One of the great ironies of the present discourse on Internet/broadband is the appointment of Carlos Slim Helu, the world’s richest man and possibly the single most significant barrier to greater Internet access in Latin America, to serve as the Co-Chair of the ITU-UNESCO Broadband Commission. It is widely recognized that Telmex exerts significant market power to keep prices up, users out, and its profits high. I co-authored a few pieces on Mexico’s early reforms in the 1990s so I have some knowledge of the subject.
Now the government has set its sights on telecoms. According to Aurelio Nuño, the president’s chief of staff, within two months the PRI will present a bill to attack the “great problem of concentration” in telephony, internet and television. It promises to chip away at the business empire of Carlos Slim, the world’s richest man, and that of Televisa, a broadcasting giant with mediocre soap operas but outstanding lawyers who have helped it to hold on to a 70% share of free-to-air viewers, as well as about half the pay-TV market.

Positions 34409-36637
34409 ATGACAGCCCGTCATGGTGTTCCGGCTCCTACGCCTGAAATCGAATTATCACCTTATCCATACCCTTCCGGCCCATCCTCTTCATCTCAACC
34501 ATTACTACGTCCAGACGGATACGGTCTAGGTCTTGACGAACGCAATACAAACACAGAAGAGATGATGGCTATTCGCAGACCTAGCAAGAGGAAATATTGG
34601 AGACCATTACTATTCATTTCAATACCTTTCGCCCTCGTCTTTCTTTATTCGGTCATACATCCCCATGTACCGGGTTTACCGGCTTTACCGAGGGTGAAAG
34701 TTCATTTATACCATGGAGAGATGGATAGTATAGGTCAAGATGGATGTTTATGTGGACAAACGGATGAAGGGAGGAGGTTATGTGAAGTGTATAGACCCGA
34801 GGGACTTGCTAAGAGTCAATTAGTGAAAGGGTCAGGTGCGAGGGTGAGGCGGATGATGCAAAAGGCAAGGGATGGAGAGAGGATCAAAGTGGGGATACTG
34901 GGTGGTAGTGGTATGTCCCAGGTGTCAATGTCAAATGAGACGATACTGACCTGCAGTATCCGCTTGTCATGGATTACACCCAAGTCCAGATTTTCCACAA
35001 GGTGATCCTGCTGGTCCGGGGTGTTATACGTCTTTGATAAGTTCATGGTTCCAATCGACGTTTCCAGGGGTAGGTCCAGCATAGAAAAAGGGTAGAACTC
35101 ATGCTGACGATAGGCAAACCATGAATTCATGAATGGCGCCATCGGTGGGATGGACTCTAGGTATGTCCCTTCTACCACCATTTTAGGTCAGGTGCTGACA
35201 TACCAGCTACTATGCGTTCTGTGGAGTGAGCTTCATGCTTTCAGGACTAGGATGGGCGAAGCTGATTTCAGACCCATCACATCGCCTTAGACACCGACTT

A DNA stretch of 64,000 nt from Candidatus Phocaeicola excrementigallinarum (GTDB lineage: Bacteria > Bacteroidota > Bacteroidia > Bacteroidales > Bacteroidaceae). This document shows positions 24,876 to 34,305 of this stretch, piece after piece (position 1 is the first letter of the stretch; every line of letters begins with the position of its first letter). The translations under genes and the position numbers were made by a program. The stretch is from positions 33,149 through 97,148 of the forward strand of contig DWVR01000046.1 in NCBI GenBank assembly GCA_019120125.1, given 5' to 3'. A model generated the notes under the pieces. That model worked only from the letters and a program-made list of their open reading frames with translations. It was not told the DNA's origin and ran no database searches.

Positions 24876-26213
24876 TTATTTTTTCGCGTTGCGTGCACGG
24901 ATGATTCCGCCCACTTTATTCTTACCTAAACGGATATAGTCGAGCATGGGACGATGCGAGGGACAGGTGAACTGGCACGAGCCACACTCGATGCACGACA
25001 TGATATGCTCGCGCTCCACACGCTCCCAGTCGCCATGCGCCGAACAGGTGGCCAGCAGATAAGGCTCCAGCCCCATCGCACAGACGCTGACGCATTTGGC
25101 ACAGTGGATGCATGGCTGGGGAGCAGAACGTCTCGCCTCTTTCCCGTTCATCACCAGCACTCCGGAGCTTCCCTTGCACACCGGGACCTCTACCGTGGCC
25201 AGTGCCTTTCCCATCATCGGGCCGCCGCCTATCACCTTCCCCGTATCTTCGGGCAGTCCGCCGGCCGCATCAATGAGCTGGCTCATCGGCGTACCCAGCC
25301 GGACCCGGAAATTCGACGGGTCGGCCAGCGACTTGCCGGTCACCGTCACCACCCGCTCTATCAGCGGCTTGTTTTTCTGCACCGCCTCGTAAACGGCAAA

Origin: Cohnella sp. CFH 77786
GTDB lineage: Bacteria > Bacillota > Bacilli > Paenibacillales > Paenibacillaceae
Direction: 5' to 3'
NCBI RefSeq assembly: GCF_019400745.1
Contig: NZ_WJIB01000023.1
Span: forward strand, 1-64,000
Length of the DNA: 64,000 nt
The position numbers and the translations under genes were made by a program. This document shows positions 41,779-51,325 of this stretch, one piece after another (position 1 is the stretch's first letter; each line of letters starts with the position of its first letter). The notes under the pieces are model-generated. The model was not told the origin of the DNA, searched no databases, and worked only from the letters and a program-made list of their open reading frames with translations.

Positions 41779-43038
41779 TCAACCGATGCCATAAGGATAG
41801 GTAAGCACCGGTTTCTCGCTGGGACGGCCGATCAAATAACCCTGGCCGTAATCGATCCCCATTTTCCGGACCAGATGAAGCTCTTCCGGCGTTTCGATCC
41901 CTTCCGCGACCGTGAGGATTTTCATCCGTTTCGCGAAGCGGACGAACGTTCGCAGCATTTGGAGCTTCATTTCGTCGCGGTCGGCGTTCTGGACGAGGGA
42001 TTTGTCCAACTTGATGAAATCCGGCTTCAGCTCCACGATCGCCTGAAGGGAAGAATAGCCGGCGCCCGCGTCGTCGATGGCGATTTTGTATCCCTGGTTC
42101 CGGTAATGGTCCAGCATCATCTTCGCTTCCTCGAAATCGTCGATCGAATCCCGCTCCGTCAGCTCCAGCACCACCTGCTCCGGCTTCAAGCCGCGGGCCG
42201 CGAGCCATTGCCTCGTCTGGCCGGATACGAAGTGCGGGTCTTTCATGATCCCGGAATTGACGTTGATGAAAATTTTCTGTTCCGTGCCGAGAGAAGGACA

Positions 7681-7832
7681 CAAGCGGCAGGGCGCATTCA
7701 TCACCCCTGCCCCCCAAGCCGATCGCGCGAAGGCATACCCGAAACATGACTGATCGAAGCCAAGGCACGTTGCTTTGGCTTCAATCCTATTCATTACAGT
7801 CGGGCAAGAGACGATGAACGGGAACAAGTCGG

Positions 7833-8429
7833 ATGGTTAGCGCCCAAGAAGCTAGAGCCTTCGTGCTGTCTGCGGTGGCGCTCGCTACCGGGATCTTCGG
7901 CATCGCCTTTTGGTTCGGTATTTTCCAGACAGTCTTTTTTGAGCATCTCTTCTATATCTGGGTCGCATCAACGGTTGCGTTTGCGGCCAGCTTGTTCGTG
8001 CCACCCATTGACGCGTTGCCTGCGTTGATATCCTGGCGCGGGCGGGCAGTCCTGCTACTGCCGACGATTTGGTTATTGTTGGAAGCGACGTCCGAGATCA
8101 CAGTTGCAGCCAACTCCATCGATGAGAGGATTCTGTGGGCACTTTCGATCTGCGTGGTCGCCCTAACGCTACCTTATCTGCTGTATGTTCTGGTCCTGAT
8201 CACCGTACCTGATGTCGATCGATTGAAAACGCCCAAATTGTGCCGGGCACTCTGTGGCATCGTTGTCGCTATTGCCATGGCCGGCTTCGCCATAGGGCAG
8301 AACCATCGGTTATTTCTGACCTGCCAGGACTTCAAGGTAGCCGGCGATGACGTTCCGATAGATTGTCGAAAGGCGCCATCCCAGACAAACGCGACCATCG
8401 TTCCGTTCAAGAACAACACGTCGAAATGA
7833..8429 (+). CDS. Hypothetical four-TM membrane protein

So if the promise in this Economist report holds, Mr Slim may be able to make better recommendations on how to increase broadband penetration like, “break up monopolies and oligopolies” to his friends at the ITU.